19. Denial-of-service attack • A denial-of-service attack floods systems, servers, or networks with traffic to exhaust resources and bandwidth. As a result, the system is unable to fulfill legitimate requests. Attackers can also use multiple compromised devices to launch this attack. This is known as a distributed-denial-of-service (DDoS) attack.

  20. Distributed-denial-of-service, or DDoS, attack • A distributed-denial-of-service, or DDoS, attack is the bombardment of simultaneous data requests to a central server. The attacker generates these requests from multiple compromised systems. • In doing so, the attacker hopes to exhaust the target’s Internet bandwidth and RAM. The ultimate goal is to crash the target’s system and disrupt its business.

  21. SQL injection • A Structured Query Language (SQL) injection occurs when an attacker inserts malicious code into a server that uses SQL and forces the server to reveal information it normally would not. An attacker could carry out a SQL injection simply by submitting malicious code into a vulnerable website search box

  22. Zero-day exploit • A zero-day exploit hits after a network vulnerability is announced but before a patch or solution is implemented. Attackers target the disclosed vulnerability during this window of time. Zero-day vulnerability threat detection requires constant awareness. • Most military and government software is the same COTS (commercial off the shelf) software that you use. • Microsoft Update Tuesday

  23. Advanced Persistent Threat • Advanced: Combination of custom & common malware • Target: Business or Gov’t data/operation • Persistent: Extended period attack until target is compromised – often data is mined until the attack is detected. • Threat: Organized, capable, well-funded attacker • Source: Gov’t or criminal enterprise

  24. Information War/Cyber War

  25. Russian-US Example • Is an escalated state of cyber conflict between or among states in which cyber attacks are carried out by state actors against cyber infrastructure as part of a military campaign • Declared: that is formally declared by an authority of one of the parties. • De Facto: with the absence of a declaration. • Cyber conflict: is a tense situation between or among nation-states or organized groups where unwelcome cyber attacks result in retaliation. • Cyber attack: is an offensive use of a cyber weapon intended to harm a designated target. • Cyber infrastructure: is the aggregation of people, processes and systems that constitute cyberspace.

  26. Sources of IW Threats and Attacks • Nation-States • Cyberterrorists • Corporations • Activists • Criminals • Hobbyists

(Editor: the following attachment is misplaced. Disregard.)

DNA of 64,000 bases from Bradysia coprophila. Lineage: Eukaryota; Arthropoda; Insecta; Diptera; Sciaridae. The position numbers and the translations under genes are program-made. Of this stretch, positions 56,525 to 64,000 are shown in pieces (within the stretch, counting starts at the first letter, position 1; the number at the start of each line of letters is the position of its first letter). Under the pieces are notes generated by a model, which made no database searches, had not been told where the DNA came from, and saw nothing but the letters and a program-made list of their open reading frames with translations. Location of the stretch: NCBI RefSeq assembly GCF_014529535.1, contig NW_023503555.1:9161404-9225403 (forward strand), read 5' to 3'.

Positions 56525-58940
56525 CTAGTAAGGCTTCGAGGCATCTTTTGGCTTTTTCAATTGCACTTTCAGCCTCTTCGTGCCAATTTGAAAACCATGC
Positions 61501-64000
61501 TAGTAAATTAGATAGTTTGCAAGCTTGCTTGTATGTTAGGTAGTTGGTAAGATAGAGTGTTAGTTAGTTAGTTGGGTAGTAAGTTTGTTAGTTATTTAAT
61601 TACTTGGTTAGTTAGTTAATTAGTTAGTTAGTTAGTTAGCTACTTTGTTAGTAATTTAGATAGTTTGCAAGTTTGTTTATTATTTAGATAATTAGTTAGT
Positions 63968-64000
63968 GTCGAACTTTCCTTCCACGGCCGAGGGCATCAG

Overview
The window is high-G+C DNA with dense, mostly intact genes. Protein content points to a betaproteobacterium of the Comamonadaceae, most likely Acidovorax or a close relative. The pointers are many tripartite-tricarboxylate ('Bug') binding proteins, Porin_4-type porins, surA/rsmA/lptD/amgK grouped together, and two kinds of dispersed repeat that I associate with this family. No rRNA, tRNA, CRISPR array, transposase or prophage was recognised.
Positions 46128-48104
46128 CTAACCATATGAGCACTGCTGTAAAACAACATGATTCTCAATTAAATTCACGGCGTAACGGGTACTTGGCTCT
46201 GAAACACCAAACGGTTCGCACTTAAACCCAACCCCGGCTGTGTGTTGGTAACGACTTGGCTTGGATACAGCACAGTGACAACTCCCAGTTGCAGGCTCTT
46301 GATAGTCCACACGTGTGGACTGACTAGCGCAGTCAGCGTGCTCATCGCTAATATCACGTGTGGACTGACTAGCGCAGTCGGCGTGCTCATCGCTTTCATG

27. Nation-States: China • People’s Republic of China major actor • People’s Liberation Army doctrine explicitly includes information warfare • Widespread evidence of massive probes and attacks originating from China through state sponsorship • Formal training for cadres • Other countries involved in information warfare • ECHELON (SIGINT) organized by UK-USA Security Agreement (Australia, Canada, New Zealand, the United Kingdom, and the United States)

  28. Nation-States: Stuxnet (2010) • Written to subvert SCADA for Siemens centrifuge programmable logic controllers (PLCs) • Damaged Uranium-enrichment centrifuges in Iran • Spun too fast – crashed physically • 60% of Stuxnet infections were in Iran • Speculations that US & Israel wrote Stuxnet Worm • No direct proof • Circumstantial evidence includes codes and dates that might be related to Israel • Documents supporting view that US involved were released by Edward Snowden in July 2013

  29. Critical Infrastructure Attacked • Volz, D. (2016-02-25). “U.S. government concludes cyber attack caused Ukraine power outage.” Reuters <> • 2015-12-23 • 225,000 people affected • 1st known successful cyberattack on a grid • Likely from Russian Sandworm group • Installed malware that switched breakers off • DoS on customer-service phones • Prevented real customers from reporting outages

  30. Fundamental Problems (1) Attribution • A fundamental flaw in today’s Internet: • THERE IS NO GUARANTEE OF AUTHENTICITY IN IPV4 • Origination IP addresses can be spoofed! • A 12 year old hacker can make packets coming from her computer look like they come from Albania • IPv6 does include strong authentication • But it isn’t yet widely implemented

  31. Fundamental Problems (2) • Criminals & hostile forces can use distributed attacks • Botnets created by commandeering poorly-secured computers owned by amateurs • Botnets can have 10,000 zombies • Distributed networks are impervious to take-down • Multiple connectivity • Multiple replication • Shut down one TOR node, no one notices*